Australia is toughening up its immigration laws – Irish workers without third level qualifications or a second language will find it harder to emigrate down under.

The Irish Times has reported that Australian authorities are to bring in new rules designed at changing the profile of immigrants looking for a new start.

As a result university graduates and professionals who are fluent in a second language will find it easier than ever to move to Australia on work permits.

But skilled trades-people, particularly in the building industry, are going to find it harder from this summer on to live the Aussie dream.

Those without a recognized education qualification could even find themselves ineligible for a visa under the new system which comes into effect on July 1st.

The Times reports that workers in about 200 different occupations are awarded “points” towards gaining a visa depending on the shortage in Australia of workers in their field.

Under the new proposal, applicants will still have to work in one of the designated occupations to qualify but will no longer be awarded points for their job.

Instead, points will be awarded for higher educational qualifications, language skills and relevant work experience.

Irish applicants aged between 25 and 32 with a third-level degree in one of the designated occupations would meet the new points criteria and older or younger applicants could still be eligible if they hold a PhD.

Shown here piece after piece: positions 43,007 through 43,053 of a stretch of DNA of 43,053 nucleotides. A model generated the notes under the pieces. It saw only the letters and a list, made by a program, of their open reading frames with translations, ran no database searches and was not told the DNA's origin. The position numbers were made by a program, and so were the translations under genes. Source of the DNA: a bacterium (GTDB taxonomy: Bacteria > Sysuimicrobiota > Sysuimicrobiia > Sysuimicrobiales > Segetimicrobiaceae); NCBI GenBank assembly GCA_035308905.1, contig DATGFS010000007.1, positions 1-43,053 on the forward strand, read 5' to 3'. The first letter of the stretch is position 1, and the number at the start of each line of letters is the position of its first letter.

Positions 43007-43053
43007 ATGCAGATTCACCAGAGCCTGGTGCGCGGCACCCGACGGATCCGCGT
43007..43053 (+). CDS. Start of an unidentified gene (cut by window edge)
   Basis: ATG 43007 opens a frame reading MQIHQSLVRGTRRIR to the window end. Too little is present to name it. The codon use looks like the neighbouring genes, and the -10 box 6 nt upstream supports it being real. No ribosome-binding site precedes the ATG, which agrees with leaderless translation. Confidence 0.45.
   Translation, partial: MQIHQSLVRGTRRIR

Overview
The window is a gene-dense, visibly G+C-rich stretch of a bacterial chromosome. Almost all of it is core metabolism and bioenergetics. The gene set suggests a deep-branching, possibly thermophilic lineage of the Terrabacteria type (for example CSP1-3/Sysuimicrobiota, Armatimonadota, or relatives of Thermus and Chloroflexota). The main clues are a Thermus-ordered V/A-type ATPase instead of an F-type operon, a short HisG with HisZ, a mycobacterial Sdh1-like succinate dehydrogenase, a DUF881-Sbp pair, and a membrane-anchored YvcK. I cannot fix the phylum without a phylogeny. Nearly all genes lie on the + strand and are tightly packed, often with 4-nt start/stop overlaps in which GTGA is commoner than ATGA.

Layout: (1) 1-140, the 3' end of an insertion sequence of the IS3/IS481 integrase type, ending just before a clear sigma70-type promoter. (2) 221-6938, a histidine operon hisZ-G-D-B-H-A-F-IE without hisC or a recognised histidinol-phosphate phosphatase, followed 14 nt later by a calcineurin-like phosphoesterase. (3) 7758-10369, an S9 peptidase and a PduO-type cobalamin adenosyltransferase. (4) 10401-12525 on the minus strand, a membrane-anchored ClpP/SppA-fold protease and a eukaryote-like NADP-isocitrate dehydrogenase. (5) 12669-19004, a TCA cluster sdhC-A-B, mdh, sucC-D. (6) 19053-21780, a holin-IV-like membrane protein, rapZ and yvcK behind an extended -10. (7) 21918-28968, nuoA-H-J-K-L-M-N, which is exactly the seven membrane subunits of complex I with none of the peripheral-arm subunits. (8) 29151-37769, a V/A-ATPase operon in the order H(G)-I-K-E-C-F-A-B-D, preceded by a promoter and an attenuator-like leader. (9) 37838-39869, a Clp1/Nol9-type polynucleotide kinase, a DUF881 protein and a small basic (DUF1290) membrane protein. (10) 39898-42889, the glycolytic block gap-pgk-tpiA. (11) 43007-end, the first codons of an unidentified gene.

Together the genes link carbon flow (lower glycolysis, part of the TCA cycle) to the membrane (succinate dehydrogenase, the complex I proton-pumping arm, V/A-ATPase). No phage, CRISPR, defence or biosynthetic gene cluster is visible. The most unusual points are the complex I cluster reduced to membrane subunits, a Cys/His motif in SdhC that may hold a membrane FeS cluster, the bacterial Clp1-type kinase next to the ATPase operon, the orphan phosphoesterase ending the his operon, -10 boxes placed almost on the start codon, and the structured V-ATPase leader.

The paper claims that applicants with a recognized apprenticeship qualification will now need to have three years’ work experience in their designated occupation or one year’s experience if it was completed in Australia.

Applicants who have no degree or recognized apprenticeship are unlikely to meet the criteria unless they have eight years’ relevant work experience outside Australia or five years in Australia.

Those without formal education qualifications will find permits hard to come by even though there are points for sponsorship by a family or local government in Australia, and for having a second language, those without formal qualifications would find it difficult to amass enough points.

An estimated 2,200 construction workers from Ireland were awarded skilled migrant resident visas to Australia in 2010.

“Come July 1st many of those workers who would have had no problem in obtaining a visa last year will now be turned away,” Edwina Shanahan of told the Irish Times..

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